Trump drops bid to slash foreign aid after Congress objects
By Steve Holland and Patricia Zengerle WASHINGTON (Reuters) - The White House will not move forward with plans to cut billions of dollars in foreign aid, U.S. officials said on Thursday, after an outcry from Congress about what was seen as an attempt to sidestep lawmakers' authority over government spending.
By Steve Holland and Patricia Zengerle
WASHINGTON (Reuters) - The White House will not move forward with plans to cut billions of dollars in foreign aid, U.S. officials said on Thursday, after an outcry from Congress about what was seen as an attempt to sidestep lawmakers' authority over government spending.
President Donald Trump said he was considering scaling back the effort to cut aid on Tuesday, and would decide on the proposal within days.
Members of Congress, including several of Trump’s fellow Republicans as well as Democrats, had contacted administration officials to object to the latest Trump administration effort to cut foreign assistance and tie it more closely to support for U.S. policies.
"I’m glad to see important foreign assistance programs - which Congress had already approved - going forward," Republican Jim Risch, chairman of the Senate Foreign Relations Committee, said in a statement.
"I share the president’s concerns about waste, fraud, and abuse across some of these programs and I look forward to working with him on that issue in the future."
A senior administration official said Trump "has been clear that there is waste and abuse in our foreign assistance and we need to be wise about where U.S money is going, which is why he asked his administration to look into options to doing just that."
"It's clear that there are many on the Hill who aren't willing to join in curbing wasteful spending," the official added.
Administration officials this month briefly froze State Department and U.S. Agency for International Development spending with an eye to using a budget process known as "rescission" to slash up to $4.3 billion in spending already approved by the Senate and House of Representatives.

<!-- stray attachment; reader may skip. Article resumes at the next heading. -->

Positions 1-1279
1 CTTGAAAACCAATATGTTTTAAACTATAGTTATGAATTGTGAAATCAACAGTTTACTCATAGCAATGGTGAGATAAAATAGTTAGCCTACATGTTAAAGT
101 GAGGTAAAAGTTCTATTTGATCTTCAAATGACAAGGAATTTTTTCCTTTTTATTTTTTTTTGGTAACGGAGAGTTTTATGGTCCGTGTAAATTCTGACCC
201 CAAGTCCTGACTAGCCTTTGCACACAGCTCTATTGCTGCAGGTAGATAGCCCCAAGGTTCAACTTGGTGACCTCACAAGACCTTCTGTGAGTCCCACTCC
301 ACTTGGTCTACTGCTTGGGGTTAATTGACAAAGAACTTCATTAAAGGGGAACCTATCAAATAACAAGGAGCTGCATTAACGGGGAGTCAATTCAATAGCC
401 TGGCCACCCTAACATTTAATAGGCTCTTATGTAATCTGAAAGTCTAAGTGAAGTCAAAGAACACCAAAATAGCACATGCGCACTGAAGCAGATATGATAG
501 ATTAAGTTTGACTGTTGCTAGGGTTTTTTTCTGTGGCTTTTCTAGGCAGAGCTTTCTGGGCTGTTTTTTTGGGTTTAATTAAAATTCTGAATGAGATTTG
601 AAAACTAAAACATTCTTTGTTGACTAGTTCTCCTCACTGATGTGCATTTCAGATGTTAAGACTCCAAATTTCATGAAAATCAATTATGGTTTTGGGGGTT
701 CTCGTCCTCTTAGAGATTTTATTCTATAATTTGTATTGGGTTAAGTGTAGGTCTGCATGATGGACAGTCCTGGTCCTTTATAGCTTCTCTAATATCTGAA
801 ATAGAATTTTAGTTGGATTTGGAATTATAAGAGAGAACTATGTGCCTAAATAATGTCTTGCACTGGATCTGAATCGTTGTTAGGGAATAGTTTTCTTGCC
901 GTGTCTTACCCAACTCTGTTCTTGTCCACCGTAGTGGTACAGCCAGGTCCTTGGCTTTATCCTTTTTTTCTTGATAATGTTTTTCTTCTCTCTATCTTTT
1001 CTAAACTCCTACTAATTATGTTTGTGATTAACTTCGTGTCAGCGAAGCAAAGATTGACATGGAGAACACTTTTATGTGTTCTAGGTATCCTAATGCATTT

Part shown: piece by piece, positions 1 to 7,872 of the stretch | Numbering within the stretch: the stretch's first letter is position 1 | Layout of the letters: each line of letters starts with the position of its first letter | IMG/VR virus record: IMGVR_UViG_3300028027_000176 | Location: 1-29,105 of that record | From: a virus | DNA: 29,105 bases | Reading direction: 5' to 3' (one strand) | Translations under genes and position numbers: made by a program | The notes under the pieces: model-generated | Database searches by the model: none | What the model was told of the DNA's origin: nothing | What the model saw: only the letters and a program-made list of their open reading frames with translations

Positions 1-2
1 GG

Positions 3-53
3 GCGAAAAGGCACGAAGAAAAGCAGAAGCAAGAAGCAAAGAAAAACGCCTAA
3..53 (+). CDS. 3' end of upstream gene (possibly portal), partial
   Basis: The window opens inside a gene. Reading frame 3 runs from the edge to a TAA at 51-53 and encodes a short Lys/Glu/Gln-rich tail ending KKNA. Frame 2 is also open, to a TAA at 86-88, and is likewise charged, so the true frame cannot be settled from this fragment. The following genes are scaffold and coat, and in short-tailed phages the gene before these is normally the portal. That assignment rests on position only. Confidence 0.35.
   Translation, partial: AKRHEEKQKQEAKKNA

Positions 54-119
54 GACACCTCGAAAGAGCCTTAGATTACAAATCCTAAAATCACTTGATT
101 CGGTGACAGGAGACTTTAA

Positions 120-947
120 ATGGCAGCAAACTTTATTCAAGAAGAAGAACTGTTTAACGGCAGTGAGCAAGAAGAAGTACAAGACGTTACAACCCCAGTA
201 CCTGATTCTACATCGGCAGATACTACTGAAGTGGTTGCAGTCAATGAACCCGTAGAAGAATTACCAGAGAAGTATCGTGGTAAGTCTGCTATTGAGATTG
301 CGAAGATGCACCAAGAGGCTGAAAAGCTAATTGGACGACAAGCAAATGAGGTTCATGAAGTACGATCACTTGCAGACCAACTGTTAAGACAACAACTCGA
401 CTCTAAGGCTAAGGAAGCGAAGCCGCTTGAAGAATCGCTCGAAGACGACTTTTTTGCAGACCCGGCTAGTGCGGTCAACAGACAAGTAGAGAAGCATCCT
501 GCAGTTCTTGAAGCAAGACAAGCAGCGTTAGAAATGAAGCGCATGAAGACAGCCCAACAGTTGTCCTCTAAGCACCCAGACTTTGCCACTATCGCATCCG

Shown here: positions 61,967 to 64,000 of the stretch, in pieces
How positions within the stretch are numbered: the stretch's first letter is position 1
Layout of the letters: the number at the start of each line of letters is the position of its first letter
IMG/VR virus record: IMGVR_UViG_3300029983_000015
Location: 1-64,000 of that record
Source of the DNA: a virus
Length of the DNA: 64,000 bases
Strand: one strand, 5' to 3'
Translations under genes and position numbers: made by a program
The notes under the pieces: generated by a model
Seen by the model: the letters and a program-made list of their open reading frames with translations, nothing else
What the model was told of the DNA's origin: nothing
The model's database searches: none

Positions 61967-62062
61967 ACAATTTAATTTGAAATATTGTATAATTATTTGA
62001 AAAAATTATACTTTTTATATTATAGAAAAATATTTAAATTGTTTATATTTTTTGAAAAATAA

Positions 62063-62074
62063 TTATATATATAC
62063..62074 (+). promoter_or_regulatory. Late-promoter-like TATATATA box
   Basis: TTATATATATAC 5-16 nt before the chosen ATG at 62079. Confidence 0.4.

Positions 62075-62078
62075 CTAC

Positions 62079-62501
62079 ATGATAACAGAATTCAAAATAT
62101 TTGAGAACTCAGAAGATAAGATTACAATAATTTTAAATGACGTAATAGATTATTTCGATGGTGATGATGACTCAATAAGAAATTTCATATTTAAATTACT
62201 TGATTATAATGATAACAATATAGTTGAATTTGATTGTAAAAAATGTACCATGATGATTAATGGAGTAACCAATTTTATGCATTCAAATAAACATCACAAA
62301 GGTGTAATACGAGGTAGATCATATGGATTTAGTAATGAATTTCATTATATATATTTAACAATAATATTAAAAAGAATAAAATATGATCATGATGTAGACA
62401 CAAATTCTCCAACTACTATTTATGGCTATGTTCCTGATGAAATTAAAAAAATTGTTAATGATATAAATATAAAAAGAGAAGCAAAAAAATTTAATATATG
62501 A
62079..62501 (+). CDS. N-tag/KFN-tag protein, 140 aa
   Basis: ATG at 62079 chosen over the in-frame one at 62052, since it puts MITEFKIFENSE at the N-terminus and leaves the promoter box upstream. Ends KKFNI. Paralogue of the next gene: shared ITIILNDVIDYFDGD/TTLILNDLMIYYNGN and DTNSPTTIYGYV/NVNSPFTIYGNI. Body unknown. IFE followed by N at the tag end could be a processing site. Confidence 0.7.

The White House tried a similar strategy last year and dropped that plan too amid congressional resistance.
Politico was the first to report on Thursday that the rescission package would not move forward.
Sources familiar with the discussions had said Secretary of State Mike Pompeo argued in favour of the aid money, while Mick Mulvaney, director of the Office of Management and Budget, wanted the cuts.
At a news conference in Ottawa, the Canadian capital, Pompeo did not say there had been a decision, but acknowledged he had "been engaged in meetings" on the subject.
Total foreign aid accounts for less than 2 percent of the federal budget, and the assistance being considered for cuts accounts for an even smaller percentage.
Opponents of the plan argued that funding programs that fight poverty, support education and promote global health are worthwhile investments that save on security costs in the long run.
Nancy Pelosi, the Democratic House speaker, wrote to Treasury Secretary Steven Mnuchin on Friday citing the Government Accountability Office's finding that such a use of rescissions was not legal.
Under the U.S. Constitution, Congress, not the White House, controls spending.
Many sources said they expected the issue would end up in court if Trump pressed ahead with it instead of working with Congress.
Lawmakers also said the plan - developed within weeks of Congress' passing, and Trump signing into law, a two-year budget deal - could imperil lawmakers' future willingness to negotiate spending deals with the White House.
Advocacy groups welcomed the news.
"Americans can be pleased that the Administration recognised the importance of these vital foreign assistance programs for keeping America safe and on the global playing field," Liz Schrayer, president of U.S. Global Leadership Coalition, which promotes diplomacy and development, said in a statement.
(Reporting by Steve Hollland and Patricia Zengerle in Washington; Additional reporting by Jeff Mason in Washington and David Ljunggren in Ottawa; Writing by Doina Chiacu and Patricia Zengerle; Editing Leslie Adler and Peter Cooney)
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